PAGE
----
Second-year RadioShack Leopard professional George Bennett admitted the freezing conditions on the final mountain stage at Tour de Romandie were a little too much for his dimunitive build to handle but don't let the results sheet fool you. Bennett was riding at the front until the final climb in what eventuated as the tour's most decisive day. His job was to look after Robert Kiserlovski for as long as he could. A large number of riders pulled out that day but it was never an option for the climber from New Zealand. He was there to do a job and that's exactly what he'll be doing in his debut grand tour at the Giro d'Italia.
The recently-turned 23-year-old was empty at the bottom of the final ascent on Stage 4 where the race's yellow jersey Chris Froome (Sky) attacked with Simon Spilak (Katusha) who eventually won the stage and says that while he wasn't overly impressed with his condition in the pre-Giro WorldTour race, he should bounce back for the start of the three-week race this weekend.
"It was pissing with rain and really cold before we started climbing and then we went up to 1,700m," Bennett told Cyclingnews. "There was snow and ice on the roads and I'm sure it was bad for everyone but I seem to be particularly bad when it's that cold.
"When I hit the last climb I was just empty from trying to stay warm. I ended up sitting up and riding to the top. There were plenty of guys worse than me who didn't finish but I never really thought of giving up because I was still right at the front of the race until the final climb. I was still helping out Robert."
Coming into Romandie with a heavy block of altitude training that finished just a few days before the race meant his "stomping" form was gone but he is putting faith in the advice of the team's sports directors and his coach Dan Healy who say he will raise back up to a level higher than he was before the camp. With that in mind the young Kiwi is heading to Italy on a high of excitement, with a touch of nervousness.
"I'm really excited because it's my first grand tour. That's why I wanted to be a pro. To ride these races that I've always watched on TV. Excitement is probably the biggest emotion and then I'm a little bit nervous.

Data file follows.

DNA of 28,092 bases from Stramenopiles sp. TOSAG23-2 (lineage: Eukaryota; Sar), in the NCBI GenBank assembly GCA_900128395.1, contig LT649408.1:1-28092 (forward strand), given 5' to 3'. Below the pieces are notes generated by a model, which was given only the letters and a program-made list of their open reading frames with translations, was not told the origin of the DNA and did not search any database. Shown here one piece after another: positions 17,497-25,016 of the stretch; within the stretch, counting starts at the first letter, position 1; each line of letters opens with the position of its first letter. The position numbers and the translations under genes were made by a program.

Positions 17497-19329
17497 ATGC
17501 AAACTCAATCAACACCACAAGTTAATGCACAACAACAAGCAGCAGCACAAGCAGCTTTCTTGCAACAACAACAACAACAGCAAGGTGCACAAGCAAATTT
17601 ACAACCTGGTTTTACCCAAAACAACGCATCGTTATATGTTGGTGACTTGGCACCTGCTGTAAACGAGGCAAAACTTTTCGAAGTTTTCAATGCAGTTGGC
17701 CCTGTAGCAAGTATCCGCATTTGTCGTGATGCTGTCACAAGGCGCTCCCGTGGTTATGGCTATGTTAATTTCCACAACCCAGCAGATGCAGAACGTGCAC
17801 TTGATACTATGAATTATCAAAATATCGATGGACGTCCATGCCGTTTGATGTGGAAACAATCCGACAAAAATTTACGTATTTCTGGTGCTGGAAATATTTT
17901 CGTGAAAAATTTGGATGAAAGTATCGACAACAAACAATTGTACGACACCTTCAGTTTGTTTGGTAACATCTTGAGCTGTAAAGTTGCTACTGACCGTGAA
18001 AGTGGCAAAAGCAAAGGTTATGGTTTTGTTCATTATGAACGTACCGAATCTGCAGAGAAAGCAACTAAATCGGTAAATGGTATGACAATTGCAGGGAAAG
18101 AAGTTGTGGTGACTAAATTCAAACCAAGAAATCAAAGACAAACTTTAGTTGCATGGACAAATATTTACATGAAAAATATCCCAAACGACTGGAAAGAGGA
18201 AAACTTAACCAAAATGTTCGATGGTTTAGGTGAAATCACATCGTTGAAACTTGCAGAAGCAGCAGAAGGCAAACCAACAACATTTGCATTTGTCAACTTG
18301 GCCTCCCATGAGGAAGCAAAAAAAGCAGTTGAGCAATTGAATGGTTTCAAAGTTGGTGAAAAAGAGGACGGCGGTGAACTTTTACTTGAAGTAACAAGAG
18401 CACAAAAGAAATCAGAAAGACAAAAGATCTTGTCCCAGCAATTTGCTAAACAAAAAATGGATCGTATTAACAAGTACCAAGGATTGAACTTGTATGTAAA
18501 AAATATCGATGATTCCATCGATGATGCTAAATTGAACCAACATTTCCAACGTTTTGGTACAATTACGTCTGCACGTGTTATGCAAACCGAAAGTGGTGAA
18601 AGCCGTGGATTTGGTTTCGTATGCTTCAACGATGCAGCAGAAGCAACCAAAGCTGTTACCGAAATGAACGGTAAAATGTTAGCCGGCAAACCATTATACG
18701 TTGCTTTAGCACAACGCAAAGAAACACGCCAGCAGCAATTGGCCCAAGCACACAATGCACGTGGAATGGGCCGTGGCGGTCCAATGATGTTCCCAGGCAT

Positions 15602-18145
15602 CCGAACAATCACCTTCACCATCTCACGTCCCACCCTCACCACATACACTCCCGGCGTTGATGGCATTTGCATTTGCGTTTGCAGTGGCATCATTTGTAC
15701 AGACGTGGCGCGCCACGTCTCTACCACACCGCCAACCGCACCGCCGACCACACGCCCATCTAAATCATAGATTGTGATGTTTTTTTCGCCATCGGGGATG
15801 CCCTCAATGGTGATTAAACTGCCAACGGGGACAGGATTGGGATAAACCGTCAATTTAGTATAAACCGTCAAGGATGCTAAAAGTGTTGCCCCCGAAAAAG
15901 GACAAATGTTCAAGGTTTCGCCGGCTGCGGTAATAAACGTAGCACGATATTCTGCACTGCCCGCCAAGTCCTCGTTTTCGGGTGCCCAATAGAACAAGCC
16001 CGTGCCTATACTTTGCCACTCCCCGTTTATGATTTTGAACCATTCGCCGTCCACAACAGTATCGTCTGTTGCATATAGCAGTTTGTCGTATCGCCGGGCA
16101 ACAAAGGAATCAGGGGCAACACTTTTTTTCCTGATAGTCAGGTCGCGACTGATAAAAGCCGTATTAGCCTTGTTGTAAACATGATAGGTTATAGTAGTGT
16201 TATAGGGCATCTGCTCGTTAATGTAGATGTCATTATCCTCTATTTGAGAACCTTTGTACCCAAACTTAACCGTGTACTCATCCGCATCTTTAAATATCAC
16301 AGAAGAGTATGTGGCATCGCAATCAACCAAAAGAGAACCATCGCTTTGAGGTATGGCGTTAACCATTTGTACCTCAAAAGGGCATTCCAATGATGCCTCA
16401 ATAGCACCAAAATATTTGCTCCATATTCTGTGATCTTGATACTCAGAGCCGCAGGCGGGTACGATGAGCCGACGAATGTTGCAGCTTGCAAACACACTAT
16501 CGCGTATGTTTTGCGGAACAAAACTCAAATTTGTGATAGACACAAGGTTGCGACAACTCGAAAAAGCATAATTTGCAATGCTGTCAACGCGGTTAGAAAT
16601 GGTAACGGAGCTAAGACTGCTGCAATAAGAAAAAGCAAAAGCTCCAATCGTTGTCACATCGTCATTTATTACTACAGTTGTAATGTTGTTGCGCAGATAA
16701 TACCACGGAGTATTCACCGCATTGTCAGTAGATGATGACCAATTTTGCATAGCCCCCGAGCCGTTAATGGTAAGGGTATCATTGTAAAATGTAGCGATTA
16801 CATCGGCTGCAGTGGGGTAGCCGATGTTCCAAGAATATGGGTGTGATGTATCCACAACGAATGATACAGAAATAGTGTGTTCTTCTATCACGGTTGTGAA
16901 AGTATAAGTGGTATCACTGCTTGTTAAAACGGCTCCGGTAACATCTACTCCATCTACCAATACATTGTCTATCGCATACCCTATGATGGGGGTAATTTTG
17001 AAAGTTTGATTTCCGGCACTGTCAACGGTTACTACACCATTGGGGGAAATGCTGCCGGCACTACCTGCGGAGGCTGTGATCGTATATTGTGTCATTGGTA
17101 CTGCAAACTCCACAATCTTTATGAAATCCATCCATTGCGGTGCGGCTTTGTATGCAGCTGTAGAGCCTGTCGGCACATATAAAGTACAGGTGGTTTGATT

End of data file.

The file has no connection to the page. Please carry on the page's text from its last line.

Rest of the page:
"My form is really good, Romandie wasn't great for me physically because we had a big altitude camp that finished a couple of days before the race. We suffered the first few days but then started coming good the towards the end of the week. I'm buzzing to go to Italy and see what it's all about, to join the grand tour club," he said.
Some grand tour rookies are given a bit of freedom to find their feet in their first three-week test but not Bennett. The team has been grooming him into a tour rider from the moment he signed for Team RadioShack in late 2011 and his role is definite at the Italian race: look after the team's general classification hope Kiserlovski for as long as possible. Then 'roll' it into the finish.
"I've definitely got a job, there's no free pass. It's all, 100 percent to go and help Kiserlovski. Especially for me, it's going to depend on the last week and whether they say I need to be aiming specifically for those high mountain stages and be there for Robert as much as I can. As soon as my job is done, sit up and save what I can for the next day," he told Cyclingnews.
That being said, a lot can happen over a three-week race and if the right situation presented itself Bennett may look for a personal result. For now however, that's the furthest thing from his mind.
"You never know if it all goes to the dogs in the last week I can go look for a breakaway or something but I'm not planning on it. I'm just entirely focussed on being there for the team and doing what I can. Surviving really.
"We are going to put it all in for him and see where we end up. I think making a goal, or stating a goal, no good really comes of it. We may as well give the maximum and see what happens."
The rumour mill suggests RadioShack Leopard will close its doors at the end of this season and that places an additional emphasis around WorldTour points, results and gaining attention from other teams. For a young, developing rider such as Bennett however, he believes if he's doing his job exactly to plan then his 'results' will be worth more than a placing at the end of the day. For the moment, all that matters is getting it done at the Giro then, with time to think he may put his attention toward his movements for next season.
"For me, performing isn't necessarily winning a race. Well, it is in a sense. People read the results sheet but those who matter also watch the race. They will see if I'm there in the mountains in the third week, helping somebody or pulling on the front. If I finish 10 hours down it's not going to really effect me. My job isn't to really win a race...yet.
"I don't really know too much about the situation with the team. I'm not thinking about it yet. Maybe it's something to worry about after the Giro."